“It is important that if a company decides on a so-called pro-diversity policy it is also prepared to take newcomers into its inner ‘trust circle’. That may also mean devolving decision-making power. Very often companies show diversity because it looks good on the annual report cover, and because it meets the needs of a Western home audience, but do not really transfer power to the periphery.”

While acknowledging the need for a diverse hiring policy, he also points out that, in some instances, there are factors that may take precedence over diversity when setting up a team in an emerging market where perhaps the positive effects of diversity may have to be forfeited in the name of initial downstream success:

“A diverse hiring policy per se is not a guarantee for growth [in an emerging market]. Relevant experience counts for more as well as the ability to manage uncertainty. This is particularly true in emerging markets where quantity substantially exceeds the quality of applicants, and where the future is consistently uncertain…

…Building and maintaining trust over time is the single most important consideration, next, of course, to hiring suitability. This may come about either as a result of diversity policy or specific hiring. In the Asian context it is important also to remember the influence of ‘face’ and ‘guanxi’. “

His references to ‘face’ and ‘guanxi’  in China also go to show that, wherever you do business, social status and image can play a significant role in the hiring process. In such instances, diversity may well be placed on the backburner in order to satisfy the shorter term needs of local conditions.

Cesar G Concepcion, Critical Care General Manager, China, Novartis Pharmaceuticals highlights the importance of striking the balance between diversity, company culture and local conditions:

“My major challenge is always finding the right combination of diverse individuals that makes a high performing team and selecting individuals that will fit “our” culture.

I’ve seen organizations fail when a “foreign” leader, with international experience, is placed in a position to manage a team but she/he does not have or understand the multi- cultural sensitivity needed to succeed in the “new” market. “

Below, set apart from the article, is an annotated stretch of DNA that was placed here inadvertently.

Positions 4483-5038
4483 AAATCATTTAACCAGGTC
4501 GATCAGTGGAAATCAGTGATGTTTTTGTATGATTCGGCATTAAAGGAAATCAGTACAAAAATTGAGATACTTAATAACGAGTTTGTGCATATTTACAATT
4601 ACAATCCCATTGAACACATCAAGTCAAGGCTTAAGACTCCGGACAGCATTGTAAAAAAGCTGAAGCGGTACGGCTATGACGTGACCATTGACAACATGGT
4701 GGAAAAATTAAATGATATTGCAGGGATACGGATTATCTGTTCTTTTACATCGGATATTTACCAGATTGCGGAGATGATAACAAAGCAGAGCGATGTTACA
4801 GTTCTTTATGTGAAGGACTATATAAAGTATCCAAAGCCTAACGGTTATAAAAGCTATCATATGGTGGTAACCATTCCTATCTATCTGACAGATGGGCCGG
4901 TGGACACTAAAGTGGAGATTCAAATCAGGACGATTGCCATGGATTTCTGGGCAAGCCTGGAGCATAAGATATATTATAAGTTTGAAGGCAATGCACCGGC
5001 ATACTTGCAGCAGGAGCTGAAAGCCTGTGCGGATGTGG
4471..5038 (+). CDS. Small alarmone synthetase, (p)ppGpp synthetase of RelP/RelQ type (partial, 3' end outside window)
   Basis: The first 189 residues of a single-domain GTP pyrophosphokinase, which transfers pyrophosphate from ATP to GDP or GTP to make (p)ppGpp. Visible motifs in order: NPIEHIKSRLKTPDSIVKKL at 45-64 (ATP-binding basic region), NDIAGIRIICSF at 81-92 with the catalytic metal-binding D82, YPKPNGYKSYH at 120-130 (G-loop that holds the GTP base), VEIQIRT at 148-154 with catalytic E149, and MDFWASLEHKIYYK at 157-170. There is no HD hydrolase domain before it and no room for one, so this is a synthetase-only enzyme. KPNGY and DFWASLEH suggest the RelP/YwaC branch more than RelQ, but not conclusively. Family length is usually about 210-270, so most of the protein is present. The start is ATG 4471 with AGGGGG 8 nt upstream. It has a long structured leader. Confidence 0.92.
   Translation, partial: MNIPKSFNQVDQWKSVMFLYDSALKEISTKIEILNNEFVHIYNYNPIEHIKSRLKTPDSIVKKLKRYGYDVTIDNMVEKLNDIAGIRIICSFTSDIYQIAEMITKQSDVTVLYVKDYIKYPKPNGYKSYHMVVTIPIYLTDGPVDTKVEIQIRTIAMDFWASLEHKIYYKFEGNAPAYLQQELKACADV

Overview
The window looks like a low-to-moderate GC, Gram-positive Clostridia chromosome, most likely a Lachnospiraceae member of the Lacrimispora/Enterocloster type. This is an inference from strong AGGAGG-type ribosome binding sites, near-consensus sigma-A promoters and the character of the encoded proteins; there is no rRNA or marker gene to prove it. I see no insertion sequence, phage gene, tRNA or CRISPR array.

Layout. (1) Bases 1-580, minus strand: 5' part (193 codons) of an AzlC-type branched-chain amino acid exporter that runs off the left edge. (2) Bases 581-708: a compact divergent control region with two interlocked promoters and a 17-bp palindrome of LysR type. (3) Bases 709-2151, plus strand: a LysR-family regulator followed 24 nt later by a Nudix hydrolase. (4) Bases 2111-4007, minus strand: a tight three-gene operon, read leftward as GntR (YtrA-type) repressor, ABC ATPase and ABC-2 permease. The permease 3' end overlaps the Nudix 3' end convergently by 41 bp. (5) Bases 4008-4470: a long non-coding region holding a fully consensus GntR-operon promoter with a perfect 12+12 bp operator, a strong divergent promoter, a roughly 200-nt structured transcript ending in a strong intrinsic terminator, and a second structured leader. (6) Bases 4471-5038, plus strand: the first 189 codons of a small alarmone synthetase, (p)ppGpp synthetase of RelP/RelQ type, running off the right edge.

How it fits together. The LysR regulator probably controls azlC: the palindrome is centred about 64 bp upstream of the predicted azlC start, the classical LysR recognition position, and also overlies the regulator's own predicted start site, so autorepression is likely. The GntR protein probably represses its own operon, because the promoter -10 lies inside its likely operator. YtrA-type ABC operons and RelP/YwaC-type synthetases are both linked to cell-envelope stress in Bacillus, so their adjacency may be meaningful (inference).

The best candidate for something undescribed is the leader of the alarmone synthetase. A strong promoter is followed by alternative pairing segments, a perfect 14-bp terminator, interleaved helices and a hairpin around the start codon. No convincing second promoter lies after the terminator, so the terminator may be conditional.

Experience suggests, therefore, that, even where a diverse workforce is the desired outcome, individual circumstances dictate that policies implemented successfully elsewhere may have to be overlooked in a different market and that each situation may require its own individual treatment. The issue is not necessarily the different cultural factors pushing back against diversity in principle but more the fact that there are factors that pull in other directions in the name of ‘getting the job done’. What seems clear is that a policy devised and implemented in the West is unlikely to be applicable across all markets – a theory that Bokhari himself backs up unequivocally:

“A ‘one-size-fit-all’ approach does not work, neither for Western nor for Eastern companies. Given the sheer diversity in the emerging markets this would be a flawed approach also as far as business policy is concerned.”

The emerging markets story, led by the BRIC countries, is still a relatively nascent economic story. The fact that their respective prosperity has coincided with a severe and rapid economic decline in Western economies and glacially slow recovery, has only served to heighten the attention given by corporate CEOs and business analysts as to the opportunities these markets present. There remain high business pressures to secure emerging market presence and companies are taking aggressive strategies to ensure they are not left out of this growth story. Only recently we have seen a $13.9bn acquisition by Takeda, the Japanese pharmaceutical manufacturer, of Nycomed, a European company, which was aimed at seeking a stronger footprint in the emerging markets. Yet to fully integrate these businesses, the evidence of how they harmonise their human resources strategies remains unanswered, but these are big-stake bets on greater market penetration and the human capital assets will feature strongly in delivering the value.

Ultimately few companies in the west, or elsewhere, would or have placed diversity ahead of the growth and prosperity of their company. Diversity remains a highly debated topic and there remain many people in leadership positions who simply require competently skilled professionals in the correct jobs driving their companies forward. What we are hopefully beginning to see is that more executives and company boards, feel that by encouraging diversity they are fuelling that aforementioned prosperity and it is indeed becoming a competitive advantage as they grow in both their historical markets and the new emerging economies which now strongly feature.

It seems that avidly pursuing any policy like employee diversity, and prescribing this to any local market to which you enter is simply unrealistic. However, as those local businesses take hold and begin to align themselves to the global values of the company, the opportunity to enrich the workforce diversity will grow in importance.